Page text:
O’Malley, Ehrlich vie for votes during visit to Columbia

Each gives own view of where Maryland, Howard are in recession

April 30, 2010|By Larry Carson, The Baltimore Sun

Gov. Martin O'Malley and former Gov. Robert L. Ehrlich Jr. each attempted the political equivalent of spinning gold out of the straw of the recession during back-to-back visits to Columbia.

With the downturn hurting businesses across the state, Ehrlich concentrated on job losses and business difficulties during a visit Thursday to E&G Classics in East Columbia as a way to gain political advantage, while O'Malley sought to excite 150 Democrats at the Lakefront on Wednesday with recent job gains, the state's good schools and other achievements in the face of national economic adversity.

"That's not progress," Ehrlich said about the doubling of the state's unemployment rate and the tripling of unemployment insurance costs to businesses. "That's not how we measure progress."

The Republican said O'Malley has created an unfriendly business climate that led Northrop Grumman to relocate its corporate headquarters to Virginia rather than Maryland.

"Even in these difficult times," O'Malley told the cheering crowd, "we gave 45 percent more in school construction funding for Howard County." The Democrat said the state preserved three times more land in Howard County than previous administrations and kept college tuition from increasing for four straight years.

O'Malley and Lt. Gov. Anthony G. Brown visited the Lakefront on a sunny but chilly Wednesday afternoon to formally announce O'Malley's candidacy. His message during his statewide campaign launch tour was upbeat, bolstered by County Executive Ken Ulman and several Democratic legislators and County Council members.

"Maryland's unemployment rate is 20 percent below the national average," Brown said.

"We're ready to go to work for you in Howard County," Del. Elizabeth Bobo said.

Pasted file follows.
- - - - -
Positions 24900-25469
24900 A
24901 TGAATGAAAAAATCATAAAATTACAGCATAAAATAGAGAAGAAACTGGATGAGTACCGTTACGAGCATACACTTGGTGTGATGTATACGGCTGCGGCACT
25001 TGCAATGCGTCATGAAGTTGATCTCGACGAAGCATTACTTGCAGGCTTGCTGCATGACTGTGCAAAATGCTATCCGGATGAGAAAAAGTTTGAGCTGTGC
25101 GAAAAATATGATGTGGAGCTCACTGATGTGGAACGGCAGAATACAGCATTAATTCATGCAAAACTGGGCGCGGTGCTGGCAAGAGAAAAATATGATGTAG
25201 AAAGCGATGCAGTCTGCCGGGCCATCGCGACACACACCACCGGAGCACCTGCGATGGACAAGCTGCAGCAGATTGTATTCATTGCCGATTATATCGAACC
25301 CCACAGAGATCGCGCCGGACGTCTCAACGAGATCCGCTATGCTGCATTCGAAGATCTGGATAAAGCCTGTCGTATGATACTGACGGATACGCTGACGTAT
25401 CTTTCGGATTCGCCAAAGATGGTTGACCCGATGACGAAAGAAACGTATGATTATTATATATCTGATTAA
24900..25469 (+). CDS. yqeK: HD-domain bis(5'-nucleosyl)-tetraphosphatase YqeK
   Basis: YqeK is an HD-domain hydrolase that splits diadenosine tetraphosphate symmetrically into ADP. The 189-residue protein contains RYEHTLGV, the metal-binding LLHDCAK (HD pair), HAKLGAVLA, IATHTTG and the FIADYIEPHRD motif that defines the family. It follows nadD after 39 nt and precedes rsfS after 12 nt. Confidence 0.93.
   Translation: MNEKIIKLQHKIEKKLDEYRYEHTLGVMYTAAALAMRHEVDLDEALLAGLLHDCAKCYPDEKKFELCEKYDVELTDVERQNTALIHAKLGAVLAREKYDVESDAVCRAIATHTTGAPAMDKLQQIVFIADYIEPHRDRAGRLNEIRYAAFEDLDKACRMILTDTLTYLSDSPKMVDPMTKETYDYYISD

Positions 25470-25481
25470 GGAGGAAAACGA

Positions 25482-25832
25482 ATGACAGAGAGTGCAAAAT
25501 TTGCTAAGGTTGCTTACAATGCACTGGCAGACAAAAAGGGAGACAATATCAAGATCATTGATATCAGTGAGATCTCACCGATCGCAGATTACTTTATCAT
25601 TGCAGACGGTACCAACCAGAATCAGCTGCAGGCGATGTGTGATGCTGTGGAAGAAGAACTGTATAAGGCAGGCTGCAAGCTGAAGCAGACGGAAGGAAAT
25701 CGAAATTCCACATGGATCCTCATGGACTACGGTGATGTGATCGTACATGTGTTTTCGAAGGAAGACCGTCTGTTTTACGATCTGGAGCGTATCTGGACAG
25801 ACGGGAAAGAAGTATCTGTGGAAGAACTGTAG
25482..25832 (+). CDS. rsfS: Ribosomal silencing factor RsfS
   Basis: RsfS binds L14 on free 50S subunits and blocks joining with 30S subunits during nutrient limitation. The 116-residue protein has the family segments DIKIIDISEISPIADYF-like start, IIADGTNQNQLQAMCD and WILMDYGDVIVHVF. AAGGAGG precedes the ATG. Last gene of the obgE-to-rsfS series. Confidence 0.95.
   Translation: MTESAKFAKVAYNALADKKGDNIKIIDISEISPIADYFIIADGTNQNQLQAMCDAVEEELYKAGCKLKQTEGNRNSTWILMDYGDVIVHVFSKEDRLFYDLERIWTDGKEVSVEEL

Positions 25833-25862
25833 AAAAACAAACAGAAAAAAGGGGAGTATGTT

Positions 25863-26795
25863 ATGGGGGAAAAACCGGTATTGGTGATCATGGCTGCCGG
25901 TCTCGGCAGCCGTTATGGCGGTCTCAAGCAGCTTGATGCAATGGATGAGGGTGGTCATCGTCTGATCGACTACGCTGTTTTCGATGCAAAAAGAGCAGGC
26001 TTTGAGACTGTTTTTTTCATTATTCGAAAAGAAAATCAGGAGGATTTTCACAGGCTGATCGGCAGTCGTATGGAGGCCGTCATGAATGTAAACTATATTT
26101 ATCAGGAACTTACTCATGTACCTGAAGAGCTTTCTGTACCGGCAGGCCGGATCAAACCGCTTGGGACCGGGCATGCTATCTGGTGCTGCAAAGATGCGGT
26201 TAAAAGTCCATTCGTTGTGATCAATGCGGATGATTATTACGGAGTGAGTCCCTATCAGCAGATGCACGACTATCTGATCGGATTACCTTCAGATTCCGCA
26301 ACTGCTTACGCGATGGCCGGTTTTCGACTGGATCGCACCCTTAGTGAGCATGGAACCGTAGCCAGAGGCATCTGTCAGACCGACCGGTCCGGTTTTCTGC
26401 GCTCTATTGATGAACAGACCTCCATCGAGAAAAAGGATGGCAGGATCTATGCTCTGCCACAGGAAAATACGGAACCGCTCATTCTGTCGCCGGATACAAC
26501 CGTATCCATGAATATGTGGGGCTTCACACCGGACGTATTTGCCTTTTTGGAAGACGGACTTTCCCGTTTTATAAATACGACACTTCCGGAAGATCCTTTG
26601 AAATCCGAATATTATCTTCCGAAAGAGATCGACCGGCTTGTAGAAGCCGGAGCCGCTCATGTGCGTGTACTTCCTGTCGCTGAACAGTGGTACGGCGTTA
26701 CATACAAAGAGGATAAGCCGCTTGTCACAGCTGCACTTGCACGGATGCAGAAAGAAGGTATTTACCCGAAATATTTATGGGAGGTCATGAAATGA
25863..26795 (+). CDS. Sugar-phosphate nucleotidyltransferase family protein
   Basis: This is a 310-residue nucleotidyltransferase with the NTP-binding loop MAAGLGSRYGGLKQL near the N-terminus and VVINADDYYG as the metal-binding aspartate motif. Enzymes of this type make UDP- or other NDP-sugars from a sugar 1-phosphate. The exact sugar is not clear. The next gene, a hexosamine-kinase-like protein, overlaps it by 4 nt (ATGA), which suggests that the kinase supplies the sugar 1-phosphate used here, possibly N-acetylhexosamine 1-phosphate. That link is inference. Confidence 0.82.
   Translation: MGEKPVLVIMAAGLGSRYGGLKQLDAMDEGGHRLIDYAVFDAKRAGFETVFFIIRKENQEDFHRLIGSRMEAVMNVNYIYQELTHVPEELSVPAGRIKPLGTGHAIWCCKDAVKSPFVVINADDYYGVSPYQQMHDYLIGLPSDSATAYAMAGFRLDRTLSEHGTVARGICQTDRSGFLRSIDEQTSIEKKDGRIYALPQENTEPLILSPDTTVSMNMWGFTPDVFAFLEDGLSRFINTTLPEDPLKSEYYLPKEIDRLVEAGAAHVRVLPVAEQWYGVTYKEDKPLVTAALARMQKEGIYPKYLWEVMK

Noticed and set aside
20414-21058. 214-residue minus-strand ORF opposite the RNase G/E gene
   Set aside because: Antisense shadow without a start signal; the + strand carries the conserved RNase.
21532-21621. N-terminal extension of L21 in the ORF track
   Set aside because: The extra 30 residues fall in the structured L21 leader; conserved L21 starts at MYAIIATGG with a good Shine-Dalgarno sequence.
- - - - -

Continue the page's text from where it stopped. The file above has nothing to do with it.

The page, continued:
The next day, Ehrlich visited an East Columbia auto accessory manufacturer whose owner said he's barely treading water after laying off more than half his work force, while facing a more than tripling of his unemployment insurance bill from the state.

Lynne Eash, whose family founded the company in Bladensburg in 1972, said he's down to a bare-bones 86 employees in two buildings from about 200 in 2006, before the recession. The firm makes replacement grills, simulated convertible tops, sun and moon roofs and other custom fittings for automobiles. These are all luxury items, he said, that customers can easily bypass during tough times.

"We're not talking about making any money. We're just talking about surviving," Eash said. The idea for the visit came from Del. Warren E. Miller, a western Howard Republican whose family is friendly with the Eashes, who also live in the county, Eash said.

O'Malley and Ehrlich are scheduled to visit Howard County again within the next two weeks and probably repeatedly after that because Howard is considered a swing county that can help make the difference between victory or defeat in November. In 2002, a victorious Ehrlich won Howard, but he lost it in 2006, when O'Malley took the state's top elective job.

"Our state has weathered this storm better than most," O'Malley told supporters. "Now more than ever, Marylanders need a governor who is on their side. I'm not trying to take Maryland back," he said, mocking a Republican slogan. "I'm running to move Maryland forward."

Without naming Ehrlich, O'Malley derided his predecessor's record, saying he created "the biggest spending increase ever proposed by a governor." The surplus Ehrlich left was "a fairy-tale surplus," he said, because it did not solve the state's structural deficit and was propped up by increases in fees, tolls and the state property tax.

Ehrlich and his allies say O'Malley and the Democratic-led General Assembly have handed out unemployment insurance too liberally, while extending the benefits to a point where the fund is badly strained.

Eash said he's faced with an unemployment insurance bill that has grown from $25,000 to $80,000, while he's manufacturing 3,000 chromed auto grills in April, compared with more than double that before the recession.

Ehrlich noted that much of one of the large warehouse buildings E&G occupies on McGaw Road is empty. Eash said he uses 30,000 square feet of the 175,000-square-foot space. Top Drawer, a furniture store and a 30-year resident of the space, closed about eight months ago, he said.

State Sen. Allan H. Kittleman, who with Republican Dels. Miller and Gail H. Bates accompanied Ehrlich on a tour of the business, said the chances of attracting the Northrop Grumman headquarters to Maryland "would have been a whole lot different if we had Ehrlich back in 2006."

Republicans contend O'Malley has created an anti-business climate and perception about Maryland. Ehrlich said Maryland was never in serious contention, but was merely used as leverage by the firm.

Tom Russell, O'Malley's campaign manager, said Ehrlich's assertion is untrue.

"Clearly, we were in the running for it," he said. "I think Mr. Ehrlich's rhetoric is more rhetoric than reality."

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